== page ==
Council divided on their preferences
During discussion, the council found itself divided on which of the options they preferred. Council Member Bob Shogren favored doing nothing since they were ADA compliant already.
“We are ADA compliant, so why would we put money on something that we don’t have to?” he asked. “I understand the concerns of the people that brought this forward, but how many people complained about this? You can’t enforce (option 2), so why spend money on it?” He also said he was concerned cutting out some of the sidewalk, which makes up plaza space outside of the area currently being leased by Play Inc Arts might violate that lease agreement since whoever rents that space can set up tables outside.
Council member Lisa Iverson was on the opposite end of the spectrum, wanting to go with option 4.
“It doesn’t make a whole lot of sense to me to put a band-aid on the situation when we have a whole group of people that won’t be able to use it,” she said.
Council Members Mark Ziebarth, Kersten Barfknecht-Conley, and Mayor Jim Godfrey said they were in favor of option 2, and maybe also option 3.
“We do have a group of people that are having a tough time to travel to get into the library,” Barfknecht-Conley said. “I know we are ADA compliant, but I also feel that we don’t want to have people turned away and not use our library because of the fact they have too far to travel.”
Since this was only a work session item on the agenda, no formal action could be taken at this time. However, based on the majority of the council leaning towards option 2 and possibly also option 3, staff would research into the exact logistics and costs involved and present council with a formal resolution to vote on “as soon as we are able.”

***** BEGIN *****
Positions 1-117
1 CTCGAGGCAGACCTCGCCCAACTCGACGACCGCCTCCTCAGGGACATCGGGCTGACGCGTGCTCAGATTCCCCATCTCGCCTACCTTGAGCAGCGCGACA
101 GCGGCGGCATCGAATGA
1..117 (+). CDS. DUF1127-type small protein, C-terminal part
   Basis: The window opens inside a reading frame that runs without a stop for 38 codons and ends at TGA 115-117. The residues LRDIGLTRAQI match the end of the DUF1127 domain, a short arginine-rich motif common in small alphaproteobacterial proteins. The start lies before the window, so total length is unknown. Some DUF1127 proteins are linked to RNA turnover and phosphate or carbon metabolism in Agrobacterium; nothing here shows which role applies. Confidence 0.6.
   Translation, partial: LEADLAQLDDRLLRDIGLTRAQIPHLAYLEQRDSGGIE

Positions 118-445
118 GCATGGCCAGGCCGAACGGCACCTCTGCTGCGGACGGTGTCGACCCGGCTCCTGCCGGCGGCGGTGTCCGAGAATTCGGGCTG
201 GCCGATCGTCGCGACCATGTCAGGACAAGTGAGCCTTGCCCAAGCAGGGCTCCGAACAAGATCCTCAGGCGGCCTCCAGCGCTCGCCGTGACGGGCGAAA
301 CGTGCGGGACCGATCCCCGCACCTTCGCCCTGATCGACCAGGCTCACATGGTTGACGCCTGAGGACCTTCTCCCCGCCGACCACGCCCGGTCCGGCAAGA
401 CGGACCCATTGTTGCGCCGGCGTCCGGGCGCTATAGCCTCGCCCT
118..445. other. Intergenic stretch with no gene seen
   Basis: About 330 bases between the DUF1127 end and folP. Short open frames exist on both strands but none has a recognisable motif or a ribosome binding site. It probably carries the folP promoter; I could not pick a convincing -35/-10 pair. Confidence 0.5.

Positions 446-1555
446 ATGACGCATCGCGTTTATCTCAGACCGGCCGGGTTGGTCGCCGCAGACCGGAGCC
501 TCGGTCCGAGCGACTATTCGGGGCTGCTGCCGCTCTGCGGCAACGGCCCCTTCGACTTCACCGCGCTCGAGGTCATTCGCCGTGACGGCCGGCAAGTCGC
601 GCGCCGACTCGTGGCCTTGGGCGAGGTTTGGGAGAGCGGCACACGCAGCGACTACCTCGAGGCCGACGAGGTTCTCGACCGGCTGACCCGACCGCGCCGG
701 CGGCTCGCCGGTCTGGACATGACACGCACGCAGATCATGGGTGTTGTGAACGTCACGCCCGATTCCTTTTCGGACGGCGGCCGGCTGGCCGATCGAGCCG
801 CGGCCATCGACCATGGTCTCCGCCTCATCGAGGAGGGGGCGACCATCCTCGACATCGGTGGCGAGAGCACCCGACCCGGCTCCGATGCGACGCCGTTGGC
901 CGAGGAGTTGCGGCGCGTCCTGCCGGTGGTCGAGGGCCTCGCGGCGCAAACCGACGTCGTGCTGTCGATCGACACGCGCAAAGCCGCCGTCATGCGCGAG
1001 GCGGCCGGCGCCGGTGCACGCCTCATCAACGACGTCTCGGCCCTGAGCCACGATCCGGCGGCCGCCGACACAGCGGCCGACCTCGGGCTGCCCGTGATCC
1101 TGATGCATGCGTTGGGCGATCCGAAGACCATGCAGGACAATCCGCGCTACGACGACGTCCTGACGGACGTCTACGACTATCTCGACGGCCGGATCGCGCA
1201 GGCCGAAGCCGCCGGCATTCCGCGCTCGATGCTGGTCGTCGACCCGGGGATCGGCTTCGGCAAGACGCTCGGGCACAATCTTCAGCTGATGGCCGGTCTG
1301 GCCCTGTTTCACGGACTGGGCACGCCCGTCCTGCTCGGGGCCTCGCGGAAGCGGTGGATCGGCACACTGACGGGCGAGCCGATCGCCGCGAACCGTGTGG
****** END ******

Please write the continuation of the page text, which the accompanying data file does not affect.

Odds and ends
In other action, the council:
Approved the annexing of 33703 Hastings St. NE into the city, which was requested by the owners of the property.
Approved the city’s five-year street reconstruction and overlay plan. According to Finance Director Carolyne Moe, state statute requires cities to come up with such a plan, however it couldn’t extend beyond five years, so at this time, anything beyond 2026 is “preliminary.”
Approved SEH’s proposal for engineering services and Russell Mann’s proposal for general contractor services associated with the expansion of Sandquist Park, which will include the addition of another softball field, multi-purpose field, one or two baseball fields, plus a parking lot and additional lighting. Money for these improvements will come from the city’s local option sales tax fund.
Approved a proposal from Maguire Iron for the demolition of the Rum River Drive Water Tower, with costs not to exceed $24,200. That water tower has become unneeded following the completion of the new, larger water tower on the west end of town. According to the proposal, the water tower will be tipped over sometime after Oct. 1.
Approved Cambridge Police Officer Scott Horsman’s request to rescind his resignation and to instead change his employment status from full time to part time.